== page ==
Despite the increased bills and occasional moments of stress, Malveaux still describes his home purchase as a sound financial decision. The flexibility, tax benefits, and potential to increase income through renting, made his home purchase a good investment.

His Advice for Homeowners

Understand your purpose, goals, and potential exit strategy for your home. Knowing whether the house is your forever home, part of an investment strategy, or just a place where you'll live temporarily can help put the cost of some things such as upgrades into perspective. 

Kita Bryant, Atlanta, Georgia

When Kita Bryant moved into her new construction home in 2016, she didn’t expect to encounter any issues. Yet, just seven years later in 2023, she has spent over $10,000 on repairs to date. 

According to Bryant, a blogger and Atlanta-based photographer, the structure of the house was under warranty for a year, but there were many limitations in her agreement. This meant that any problems not pertaining to the physical house structure were her responsibility. 


A new construction home is one in which the buyer is the first person to live there after it's built. It’s often considered to be more expensive up front, but has benefits too, such as often coming with a warranty, being up to code, and requiring less long-term maintenance.

In the time that she’s lived in her home with her two children, Bryant has faced a number of unexpected issues with the property, such as a broken electrical panel that cost $5,000.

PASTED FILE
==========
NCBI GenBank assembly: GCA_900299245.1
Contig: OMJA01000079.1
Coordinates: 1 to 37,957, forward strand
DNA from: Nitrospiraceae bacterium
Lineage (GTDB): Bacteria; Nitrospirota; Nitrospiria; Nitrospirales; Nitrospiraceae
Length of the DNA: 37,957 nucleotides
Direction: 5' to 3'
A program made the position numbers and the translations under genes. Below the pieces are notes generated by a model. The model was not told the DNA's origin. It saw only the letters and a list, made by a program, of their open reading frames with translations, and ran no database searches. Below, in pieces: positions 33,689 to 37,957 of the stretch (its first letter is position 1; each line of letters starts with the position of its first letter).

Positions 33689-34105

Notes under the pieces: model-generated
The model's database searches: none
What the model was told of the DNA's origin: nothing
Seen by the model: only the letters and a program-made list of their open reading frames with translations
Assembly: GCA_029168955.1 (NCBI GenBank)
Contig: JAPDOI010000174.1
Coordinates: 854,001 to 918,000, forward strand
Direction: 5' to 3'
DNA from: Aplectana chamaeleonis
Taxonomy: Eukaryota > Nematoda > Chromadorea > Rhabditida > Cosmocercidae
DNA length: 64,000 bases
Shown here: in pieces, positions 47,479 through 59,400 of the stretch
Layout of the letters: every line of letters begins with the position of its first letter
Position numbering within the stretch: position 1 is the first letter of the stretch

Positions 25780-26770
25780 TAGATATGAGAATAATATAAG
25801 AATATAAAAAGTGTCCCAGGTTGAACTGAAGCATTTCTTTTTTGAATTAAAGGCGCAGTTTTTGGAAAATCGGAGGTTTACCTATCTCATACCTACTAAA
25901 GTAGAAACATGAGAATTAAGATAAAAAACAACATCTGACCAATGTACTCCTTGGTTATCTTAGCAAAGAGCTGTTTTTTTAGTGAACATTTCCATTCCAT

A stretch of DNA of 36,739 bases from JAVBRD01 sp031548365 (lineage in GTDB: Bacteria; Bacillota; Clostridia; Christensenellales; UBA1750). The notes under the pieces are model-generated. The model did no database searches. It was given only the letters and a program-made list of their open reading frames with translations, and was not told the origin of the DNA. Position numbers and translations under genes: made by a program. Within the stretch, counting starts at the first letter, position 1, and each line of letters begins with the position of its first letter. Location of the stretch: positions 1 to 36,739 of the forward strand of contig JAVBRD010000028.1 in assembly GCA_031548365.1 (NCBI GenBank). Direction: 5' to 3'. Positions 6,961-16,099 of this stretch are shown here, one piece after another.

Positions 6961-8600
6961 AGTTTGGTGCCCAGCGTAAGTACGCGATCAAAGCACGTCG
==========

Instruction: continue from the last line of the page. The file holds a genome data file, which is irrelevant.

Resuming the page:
As a widowed homeowner and the sole provider of the household, Bryant has found that, in addition to needing to be financially equipped to handle everything that comes her way, being organized for the unexpected was key. Since her husband’s death, she’s learned the importance of tracking minor and long-term home-related expenses, which makes it easier to tackle maintenance problems she does not see coming. 


In 2022, homeowners spent an average of $6,000 on maintenance and repairs.

Even with funds set aside for potential emergencies, in Bryant’s experience, she has faced increased pay rates as a single woman homeowner. In one situation, for example, she learned she was charged more for fixing a broken air condition than a male neighbor with a similar issue.    

Her Advice for Potential Homeowners

Have savings of at least $25,000 set aside to account for any unexpected costly repairs. Many experts recommend setting aside 1% to 2% of the purchase price of your home annually, too, specifically for routine maintenance projects.

Allison Baggerly, Katy, Texas

When Allison Baggerly—financial educator, founder of Inspired Budget, and mom of two in Texas—purchased her home, she was looking forward to the additional space available to entertain friends and family. What she didn’t expect was the increased expenses that came with the role of host.